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rootulp's solution

to Nucleotide Count in the Java Track

Published at Jul 13 2018 · 1 comment
Instructions
Test suite
Solution

Note:

This solution was written on an old version of Exercism. The tests below might not correspond to the solution code, and the exercise may have changed since this code was written.

Given a single stranded DNA string, compute how many times each nucleotide occurs in the string.

The genetic language of every living thing on the planet is DNA. DNA is a large molecule that is built from an extremely long sequence of individual elements called nucleotides. 4 types exist in DNA and these differ only slightly and can be represented as the following symbols: 'A' for adenine, 'C' for cytosine, 'G' for guanine, and 'T' thymine.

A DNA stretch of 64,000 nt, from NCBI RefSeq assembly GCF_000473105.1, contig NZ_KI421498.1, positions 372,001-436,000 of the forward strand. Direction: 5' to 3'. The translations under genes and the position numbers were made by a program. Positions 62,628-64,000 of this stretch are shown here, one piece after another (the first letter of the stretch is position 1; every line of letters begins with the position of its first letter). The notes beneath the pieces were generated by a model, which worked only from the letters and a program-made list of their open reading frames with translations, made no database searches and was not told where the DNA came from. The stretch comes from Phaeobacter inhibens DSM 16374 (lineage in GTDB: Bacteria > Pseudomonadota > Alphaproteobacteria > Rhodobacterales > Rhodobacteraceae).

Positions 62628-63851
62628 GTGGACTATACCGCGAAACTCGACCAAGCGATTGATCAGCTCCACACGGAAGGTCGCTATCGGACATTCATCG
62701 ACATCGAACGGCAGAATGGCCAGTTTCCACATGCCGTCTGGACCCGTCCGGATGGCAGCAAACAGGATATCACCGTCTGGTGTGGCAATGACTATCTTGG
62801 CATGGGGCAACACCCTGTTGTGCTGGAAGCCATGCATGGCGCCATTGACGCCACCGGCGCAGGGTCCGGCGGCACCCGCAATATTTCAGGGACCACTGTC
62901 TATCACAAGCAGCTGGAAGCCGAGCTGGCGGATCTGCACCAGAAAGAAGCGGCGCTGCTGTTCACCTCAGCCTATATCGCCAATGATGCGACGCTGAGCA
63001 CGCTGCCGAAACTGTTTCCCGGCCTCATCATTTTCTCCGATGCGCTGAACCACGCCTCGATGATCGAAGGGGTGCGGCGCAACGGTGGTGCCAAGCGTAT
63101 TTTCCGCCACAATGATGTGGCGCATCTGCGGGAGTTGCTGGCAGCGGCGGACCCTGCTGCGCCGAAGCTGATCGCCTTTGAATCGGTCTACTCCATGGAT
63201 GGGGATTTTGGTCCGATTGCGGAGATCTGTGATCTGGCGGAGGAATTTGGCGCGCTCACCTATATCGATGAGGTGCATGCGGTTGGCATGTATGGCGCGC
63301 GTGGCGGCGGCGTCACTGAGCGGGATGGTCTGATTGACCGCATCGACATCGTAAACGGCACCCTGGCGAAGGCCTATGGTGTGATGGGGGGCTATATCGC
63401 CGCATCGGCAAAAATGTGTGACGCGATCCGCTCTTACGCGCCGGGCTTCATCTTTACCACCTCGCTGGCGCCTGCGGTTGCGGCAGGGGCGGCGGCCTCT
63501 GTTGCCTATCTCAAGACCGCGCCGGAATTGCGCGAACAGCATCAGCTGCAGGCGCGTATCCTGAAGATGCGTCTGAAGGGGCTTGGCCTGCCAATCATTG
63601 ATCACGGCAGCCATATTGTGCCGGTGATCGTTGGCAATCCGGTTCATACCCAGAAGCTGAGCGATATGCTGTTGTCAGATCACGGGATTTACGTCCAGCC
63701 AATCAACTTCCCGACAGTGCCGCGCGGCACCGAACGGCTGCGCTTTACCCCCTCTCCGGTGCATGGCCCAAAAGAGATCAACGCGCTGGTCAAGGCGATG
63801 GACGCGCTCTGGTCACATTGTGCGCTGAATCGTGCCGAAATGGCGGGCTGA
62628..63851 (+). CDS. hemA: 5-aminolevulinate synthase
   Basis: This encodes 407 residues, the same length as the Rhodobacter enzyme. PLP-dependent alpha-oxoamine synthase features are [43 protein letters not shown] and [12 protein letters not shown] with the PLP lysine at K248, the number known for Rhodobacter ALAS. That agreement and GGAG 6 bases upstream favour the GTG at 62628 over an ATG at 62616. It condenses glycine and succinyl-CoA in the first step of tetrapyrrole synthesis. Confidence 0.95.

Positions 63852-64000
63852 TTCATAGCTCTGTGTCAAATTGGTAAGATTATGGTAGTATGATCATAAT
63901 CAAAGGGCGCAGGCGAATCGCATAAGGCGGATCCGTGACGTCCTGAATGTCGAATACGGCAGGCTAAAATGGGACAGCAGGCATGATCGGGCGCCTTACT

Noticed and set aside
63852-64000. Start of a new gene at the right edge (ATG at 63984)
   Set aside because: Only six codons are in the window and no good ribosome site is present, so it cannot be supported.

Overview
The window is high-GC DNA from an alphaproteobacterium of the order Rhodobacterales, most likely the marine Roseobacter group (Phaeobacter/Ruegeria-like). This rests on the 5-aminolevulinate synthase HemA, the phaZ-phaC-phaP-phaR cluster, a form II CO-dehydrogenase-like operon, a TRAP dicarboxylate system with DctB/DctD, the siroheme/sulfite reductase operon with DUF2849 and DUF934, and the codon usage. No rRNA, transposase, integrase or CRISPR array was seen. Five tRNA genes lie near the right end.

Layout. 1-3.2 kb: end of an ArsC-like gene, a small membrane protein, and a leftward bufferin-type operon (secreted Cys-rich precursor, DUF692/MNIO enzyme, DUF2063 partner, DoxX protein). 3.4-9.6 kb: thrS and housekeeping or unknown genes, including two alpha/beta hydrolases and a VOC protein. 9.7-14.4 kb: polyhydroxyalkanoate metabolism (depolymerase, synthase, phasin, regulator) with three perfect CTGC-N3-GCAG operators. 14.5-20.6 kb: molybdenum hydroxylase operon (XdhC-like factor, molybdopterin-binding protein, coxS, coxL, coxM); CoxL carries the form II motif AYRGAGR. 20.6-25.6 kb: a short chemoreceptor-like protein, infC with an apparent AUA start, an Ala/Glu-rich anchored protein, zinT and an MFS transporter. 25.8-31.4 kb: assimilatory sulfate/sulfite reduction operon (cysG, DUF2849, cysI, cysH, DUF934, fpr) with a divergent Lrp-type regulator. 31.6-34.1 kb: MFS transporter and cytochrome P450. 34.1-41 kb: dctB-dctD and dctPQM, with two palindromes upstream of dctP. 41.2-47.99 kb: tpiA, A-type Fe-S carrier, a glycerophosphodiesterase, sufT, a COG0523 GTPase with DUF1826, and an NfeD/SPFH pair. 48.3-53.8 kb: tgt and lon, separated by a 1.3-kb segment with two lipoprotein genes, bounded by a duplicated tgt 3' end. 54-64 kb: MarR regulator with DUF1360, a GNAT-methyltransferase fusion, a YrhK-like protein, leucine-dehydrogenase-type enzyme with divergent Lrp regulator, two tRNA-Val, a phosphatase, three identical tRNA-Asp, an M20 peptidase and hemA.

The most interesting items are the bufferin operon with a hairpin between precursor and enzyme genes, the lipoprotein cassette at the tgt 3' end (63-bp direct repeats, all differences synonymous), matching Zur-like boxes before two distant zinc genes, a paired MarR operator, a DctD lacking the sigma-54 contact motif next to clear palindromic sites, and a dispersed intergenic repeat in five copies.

Here is an analogy:

  • twigs are to birds nests as
  • nucleotides are to DNA as
  • legos are to lego houses as
  • words are to sentences as...

Java Tips

Since this exercise has difficulty 5 it doesn't come with any starter implementation. This is so that you get to practice creating classes and methods which is an important part of programming in Java. It does mean that when you first try to run the tests, they won't compile. They will give you an error similar to:

 path-to-exercism-dir\exercism\java\name-of-exercise\src\test\java\ExerciseClassNameTest.java:14: error: cannot find symbol
        ExerciseClassName exerciseClassName = new ExerciseClassName();